Quantcast
Last updated on April 24, 2014 at 1:21 EDT

We’ve All Lied Before, But Why Do We Do It?

September 6, 2012

Michael Harper for redOrbit.com — Your Universe Online

Humanity has come up with several explanations for telling half-truths or falsehoods in the years we´ve been walking upright. We often justify the telling of half-truths by saying we don´t want to hurt someone´s feelings. Sometimes we tell flat out lies in order to get ahead or take advantage of an opportunity which has just arisen. We have plenty of reasons to avoid the truth, but why do we do it?

Psychological scientists Shaul Shalvi of the University of Amsterdam and Ori Eldar and Yoella Bereby-Meyer of Ben-Gurion University of the Negev decided to investigate this behavior for themselves. Their work will be posted in the Association for Psychological Science journal Psychological Science.

Earlier studies have shown that we normally have selfish reasons when we lie, acting only to serve our own interests. Furthermore, this prior research has shown that we´re most likely to lie when we can justify the lie to ourselves, as in the example of protecting someone´s feelings or fibbing about eating the last donut.

After analyzing these prior studies, Shalvi and his team summed up that humans are more likely to lie when time is short or when they see an immediate financial gain from their lie. Shalvi and team also hypothesized that we´re more likely to be honest, even if we´re in a hurry, if we´re not given the opportunity to justify or rationalize our behavior.

“According to our theory, people first act upon their self-serving instincts, and only with time do they consider what socially acceptable behavior is,” said Shalvi.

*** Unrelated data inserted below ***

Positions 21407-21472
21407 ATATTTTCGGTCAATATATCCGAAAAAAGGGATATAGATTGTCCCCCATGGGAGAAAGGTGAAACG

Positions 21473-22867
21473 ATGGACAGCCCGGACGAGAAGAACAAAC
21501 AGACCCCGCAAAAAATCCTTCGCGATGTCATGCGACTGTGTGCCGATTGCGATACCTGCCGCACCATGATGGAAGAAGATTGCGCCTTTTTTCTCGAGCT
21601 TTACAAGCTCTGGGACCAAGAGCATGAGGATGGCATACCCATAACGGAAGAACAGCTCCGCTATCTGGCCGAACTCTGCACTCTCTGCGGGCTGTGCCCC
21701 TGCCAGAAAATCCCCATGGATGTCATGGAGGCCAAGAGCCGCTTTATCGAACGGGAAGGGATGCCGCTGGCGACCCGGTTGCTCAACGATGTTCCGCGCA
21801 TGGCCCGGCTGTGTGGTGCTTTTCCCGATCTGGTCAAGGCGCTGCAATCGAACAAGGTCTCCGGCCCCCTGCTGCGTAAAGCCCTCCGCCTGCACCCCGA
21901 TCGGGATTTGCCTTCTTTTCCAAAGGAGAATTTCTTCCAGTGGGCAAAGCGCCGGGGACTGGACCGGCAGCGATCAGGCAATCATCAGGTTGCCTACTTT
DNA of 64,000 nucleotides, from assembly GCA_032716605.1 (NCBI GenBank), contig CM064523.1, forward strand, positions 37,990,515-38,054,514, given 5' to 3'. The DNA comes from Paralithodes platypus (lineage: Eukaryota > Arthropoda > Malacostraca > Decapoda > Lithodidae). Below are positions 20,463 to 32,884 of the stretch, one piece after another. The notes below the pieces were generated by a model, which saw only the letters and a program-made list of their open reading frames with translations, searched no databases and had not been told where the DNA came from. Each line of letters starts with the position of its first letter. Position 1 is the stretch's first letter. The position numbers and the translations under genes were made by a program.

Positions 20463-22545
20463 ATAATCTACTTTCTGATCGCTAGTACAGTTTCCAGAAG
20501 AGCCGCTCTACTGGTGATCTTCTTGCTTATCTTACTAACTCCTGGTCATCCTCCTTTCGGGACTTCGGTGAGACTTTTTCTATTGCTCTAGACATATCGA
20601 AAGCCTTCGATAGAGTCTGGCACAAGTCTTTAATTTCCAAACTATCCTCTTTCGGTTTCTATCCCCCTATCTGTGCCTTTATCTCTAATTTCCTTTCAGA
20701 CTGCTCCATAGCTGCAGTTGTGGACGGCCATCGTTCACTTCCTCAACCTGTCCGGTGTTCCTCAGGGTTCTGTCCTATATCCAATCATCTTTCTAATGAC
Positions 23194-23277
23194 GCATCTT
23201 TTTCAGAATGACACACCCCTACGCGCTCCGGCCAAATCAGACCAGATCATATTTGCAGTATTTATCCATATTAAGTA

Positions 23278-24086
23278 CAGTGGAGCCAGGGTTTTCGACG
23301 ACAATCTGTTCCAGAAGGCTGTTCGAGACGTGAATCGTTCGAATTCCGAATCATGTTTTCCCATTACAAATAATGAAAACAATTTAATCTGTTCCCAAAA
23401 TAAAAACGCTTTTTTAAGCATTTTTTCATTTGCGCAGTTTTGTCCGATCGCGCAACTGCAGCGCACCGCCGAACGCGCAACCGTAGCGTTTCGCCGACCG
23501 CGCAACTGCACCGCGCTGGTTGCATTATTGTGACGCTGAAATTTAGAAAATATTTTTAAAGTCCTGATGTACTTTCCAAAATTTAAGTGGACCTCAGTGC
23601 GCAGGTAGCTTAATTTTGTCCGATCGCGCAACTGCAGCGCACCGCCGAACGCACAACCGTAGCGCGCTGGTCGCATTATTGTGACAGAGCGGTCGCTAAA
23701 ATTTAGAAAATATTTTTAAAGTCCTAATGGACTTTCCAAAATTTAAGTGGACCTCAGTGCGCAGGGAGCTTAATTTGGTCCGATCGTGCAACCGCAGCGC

“When people act quickly, they may attempt to do all they can to secure a profit–including bending ethical rules and lying. Having more time to deliberate leads people to restrict the amount of lying and refrain from cheating.”

In other words, this study could add significant weight to the eternal debate of whether people are inherently good or evil.

To test their hypothesis, Shalvi and crew presented 70 adult participants an easy opportunity to justify the telling of a lie.

Each adult rolled a die 3 times, careful not to show the surveyor which numbers were rolled. The participants were then asked to tell the surveyor which number was rolled on the first roll. The higher the number rolled, the more money they received from the surveyor.

These participants were therefore presented with an opportunity to justify lying about their first roll. After all, they had rolled the higher number at some point, so their answer wouldn´t have been a complete lie.

Some of these participants were asked to report their number in 20 seconds, placing them under a time constraint. Others weren´t given any time constraint and could give their answers at their leisure.

Shalvi and team never saw the results of the rolls, but compared these numbers to a control set of randomly rolled numbers to gain an insight as to what to expect from a fair set of numbers. According to these results, both groups lied, but the group under time constraint were more likely to fib about their first roll.

A second experiment closely followed the first, except the participants only rolled the dice once and reported the outcome either with a time constraint or without.

In this experiment, those with a time limit were more likely to lie, while those without any time limit did not lie.

Shalvi explained the results, saying: “People usually know it is wrong to lie, they just need time to do the right thing.”


Source: Michael Harper for redOrbit.com – Your Universe Online